Here’s a photo of my workspace. I’m trying to take multi-tasking to new heights…
Too many screens? People ask what I use them for, and whilst there’s no hard and fast rule, generally speaking I have email open on one screen, Google Chrome open on another and whatever productivity app I’m using at any given time on the third. The Macbook is usually open with Evernote or Sparrow up front.
I’m lucky to have a brain that can cope with parallel processing at work, but I don’t think I could cope with any more than I have here…
Argh! I’ve begun to notice a fatal shortfall in Evernote’s capabilities. When used offline, it’s fine. When used online, it’s fine. When used in that grey area of theoretical connectivity or fuzzy mobile reception, it often blanks the notes you’ve written as you’re making amends, making it very, very easy to upload a ‘blank’ note over your other work. And the only way to retrieve other versions of notes you’ve synced is to cough up the $5 a month Evernote asks for the premium version (for which I have no other use).
Damnit, Evernote. You were so close to perfect.
I persuaded some colleagues to try Yammer a few years ago and it didn’t really go anywhere. The enterprise collaboration tool that works like the corporate lovechild of Facebook and Twitter, however, seems to have grown up; a more polished Facebook-esque interface, excellent private group collaboration and other features lends it great potential – which I’m only just beginning to scratch, a week in to a new wave of testing.
The real challenge is in driving adoption and the strategy this time around is to define where in the business it’d be useful before we roll it out. I’m exploring lots of different options, as well as working up a dev wish list of the nice people at Yammer (it’s not perfect; what tool is?). Oddly, having told people that its just in testing and not to worry about signing up, I’ve got half the company on there – which is a significantly greater impact than I had when I was trying to get a group of testers together three years go…
A few specific bugbears are beginning to emerge – "open" groups cannot be made private (I can understand why the reverse might be true, but no this), there’s no Tweetdeck integration, the Chrome extension is OK but made by a third party and requires you use a browser to actually view updates, and there’s limited built-in collaboration- you have to spin out to Google Apps or some other third party cloud collaboration tool… And it probably needs a bit more M’sft integrations (vcards, calendar invites).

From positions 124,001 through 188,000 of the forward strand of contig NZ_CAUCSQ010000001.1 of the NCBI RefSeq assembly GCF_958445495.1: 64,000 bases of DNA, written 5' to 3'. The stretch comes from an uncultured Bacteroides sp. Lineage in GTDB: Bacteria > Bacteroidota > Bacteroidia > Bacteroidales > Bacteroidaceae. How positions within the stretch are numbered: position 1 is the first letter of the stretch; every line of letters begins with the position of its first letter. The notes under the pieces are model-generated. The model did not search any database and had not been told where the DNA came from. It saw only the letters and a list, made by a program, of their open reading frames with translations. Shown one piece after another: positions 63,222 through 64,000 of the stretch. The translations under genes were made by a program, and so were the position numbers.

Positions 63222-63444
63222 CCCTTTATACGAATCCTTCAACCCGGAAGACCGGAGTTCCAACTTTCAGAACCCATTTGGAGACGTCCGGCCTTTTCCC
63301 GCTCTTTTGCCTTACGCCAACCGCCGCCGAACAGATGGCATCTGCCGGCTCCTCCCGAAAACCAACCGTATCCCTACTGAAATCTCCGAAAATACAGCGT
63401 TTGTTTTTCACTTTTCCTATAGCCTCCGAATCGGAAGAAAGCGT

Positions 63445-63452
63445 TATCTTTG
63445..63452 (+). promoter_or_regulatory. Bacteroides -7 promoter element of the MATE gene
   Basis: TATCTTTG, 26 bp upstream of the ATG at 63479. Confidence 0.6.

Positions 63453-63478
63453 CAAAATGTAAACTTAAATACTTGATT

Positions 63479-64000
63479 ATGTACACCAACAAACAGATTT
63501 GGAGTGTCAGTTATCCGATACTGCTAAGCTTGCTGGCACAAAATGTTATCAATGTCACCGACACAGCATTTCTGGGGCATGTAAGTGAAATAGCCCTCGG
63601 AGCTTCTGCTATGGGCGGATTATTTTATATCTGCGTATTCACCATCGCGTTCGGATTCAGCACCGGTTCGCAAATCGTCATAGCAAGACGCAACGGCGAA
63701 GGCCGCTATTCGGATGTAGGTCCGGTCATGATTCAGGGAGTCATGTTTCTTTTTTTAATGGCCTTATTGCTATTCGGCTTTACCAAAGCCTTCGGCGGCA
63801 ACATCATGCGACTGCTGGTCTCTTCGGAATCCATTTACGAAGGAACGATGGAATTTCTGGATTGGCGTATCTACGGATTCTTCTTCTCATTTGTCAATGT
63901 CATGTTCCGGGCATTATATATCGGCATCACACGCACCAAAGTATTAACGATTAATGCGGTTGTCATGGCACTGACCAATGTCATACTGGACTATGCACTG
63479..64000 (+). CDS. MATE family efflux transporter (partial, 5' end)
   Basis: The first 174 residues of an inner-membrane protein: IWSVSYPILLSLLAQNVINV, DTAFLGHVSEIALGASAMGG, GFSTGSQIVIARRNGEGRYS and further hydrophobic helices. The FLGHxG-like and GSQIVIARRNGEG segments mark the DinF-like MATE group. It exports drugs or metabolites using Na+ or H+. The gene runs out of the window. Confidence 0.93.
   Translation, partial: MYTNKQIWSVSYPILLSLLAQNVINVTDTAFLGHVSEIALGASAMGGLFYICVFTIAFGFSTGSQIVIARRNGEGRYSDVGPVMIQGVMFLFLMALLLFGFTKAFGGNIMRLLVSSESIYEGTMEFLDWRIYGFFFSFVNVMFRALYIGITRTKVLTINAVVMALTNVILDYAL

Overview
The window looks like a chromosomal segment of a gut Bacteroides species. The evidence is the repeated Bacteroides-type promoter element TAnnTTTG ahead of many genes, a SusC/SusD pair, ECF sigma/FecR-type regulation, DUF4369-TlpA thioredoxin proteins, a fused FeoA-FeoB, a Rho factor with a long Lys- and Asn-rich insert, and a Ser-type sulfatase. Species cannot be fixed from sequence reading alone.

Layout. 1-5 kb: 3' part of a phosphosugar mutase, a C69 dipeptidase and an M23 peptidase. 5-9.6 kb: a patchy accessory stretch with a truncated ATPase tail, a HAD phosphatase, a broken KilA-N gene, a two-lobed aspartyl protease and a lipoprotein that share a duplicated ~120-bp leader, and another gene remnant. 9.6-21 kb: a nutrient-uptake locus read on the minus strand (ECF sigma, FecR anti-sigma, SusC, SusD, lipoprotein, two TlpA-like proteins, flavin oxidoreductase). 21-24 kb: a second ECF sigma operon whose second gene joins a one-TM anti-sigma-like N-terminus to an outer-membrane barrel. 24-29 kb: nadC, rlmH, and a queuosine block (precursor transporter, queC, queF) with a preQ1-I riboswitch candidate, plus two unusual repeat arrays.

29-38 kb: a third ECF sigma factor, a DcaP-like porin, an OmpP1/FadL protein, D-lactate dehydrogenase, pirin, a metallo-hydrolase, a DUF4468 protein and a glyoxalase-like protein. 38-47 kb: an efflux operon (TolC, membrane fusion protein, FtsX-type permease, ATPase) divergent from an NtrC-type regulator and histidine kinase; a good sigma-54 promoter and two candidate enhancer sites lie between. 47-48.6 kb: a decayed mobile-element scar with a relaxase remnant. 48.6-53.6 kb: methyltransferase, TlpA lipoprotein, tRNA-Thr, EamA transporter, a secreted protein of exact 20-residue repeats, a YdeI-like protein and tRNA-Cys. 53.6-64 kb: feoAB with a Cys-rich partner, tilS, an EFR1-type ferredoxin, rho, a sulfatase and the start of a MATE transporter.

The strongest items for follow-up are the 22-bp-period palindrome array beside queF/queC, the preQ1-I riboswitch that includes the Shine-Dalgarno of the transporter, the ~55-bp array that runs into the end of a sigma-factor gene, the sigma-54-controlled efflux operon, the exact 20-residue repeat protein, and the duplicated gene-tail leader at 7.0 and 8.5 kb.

Still, definitely having fun yammering away. See where it goes.
The essence of the Lifehacker blog that I’m so fond of is that – for any given action or process, there must be a better way. One of my emerging passions as I watch one service, process or product of the other emerge that has an impact on the way I do things is to evangelise it to others.
After all, if we do five things that save a minute of our day each, in a week we’ve got the best part of half an hour back to other things. And a lot of the productivity-enhancing things I’ve seen emerge in products, services and OS tweaks – purely from a technological point of view – have the potential to save much more time than that.
A non-techie example – the Fiskars weed puller I bought a few weeks back. A simple technological innovation saving me hours of tedious weeding, easily worth the £30 it cost in time and effort saved.
So I’m pushing on with my mission of discovery. I want to learn, try, experiment with and potentially buy products, services and training that will help me and my teams at work save time, work ‘smarter’ (horrible, but precise), and dig our way out from under the growing mound of pointless information and legacy process endemic to the knowledge worker. I speak of email, non-collaborative workflows and the like.
And my personal mission – to do the same thing for life more generally – endures, as ever. If you know about it, I want to hear about it!
I’m something of a productivity fiend. If something seems fiddly when I’m working on it, in real life or at a computer, I hunt for a simpler workaround, or hack, or shortcut, or whatever’s the appropriate shorthand for it. Hence being a big fan of the Lifehacker blog and Videojug.
I’m also a massive advocate of the cloud. Most of the day-to-day personal productivity tools I use live on the Internet in some way.
So really it’s a mystery that I’ve gone so long without Evernote, a sort of DropBox-like service for text and audio notes and pictures that syncs across iPhone, iPad and any number of PC or Mac endpoints. It took Chris showing it to me on his Macbook to get me thinking I needed it.
Having been resoundingly and repeatedly convinced of the inadequacy of the iOS WordPress, I’m now writing these blog posts on it using my foldaway bluetooth keyboard on the commute home. The posts will save locally into a text file which will sync to my other devices when I fire up Evernote on there. Wonderful.
Now, unlike Seinfeld, when I wake up with an idea in the middle of the night and scribble it down, I not only won’t have to worry about illegible handwriting and losing the punchline, but it’ll pop up on my desktop later on when I’ve all but forgotten I wrote it down in the first place.won’t have to worry about illegible handwriting and losing the punchline, but it’ll pop up on my desktop later on when I’ve all but forgotten I wrote it down in the first place.
The product, for those interested, is intuitive, designed for touch, and works seamlessly. A joy.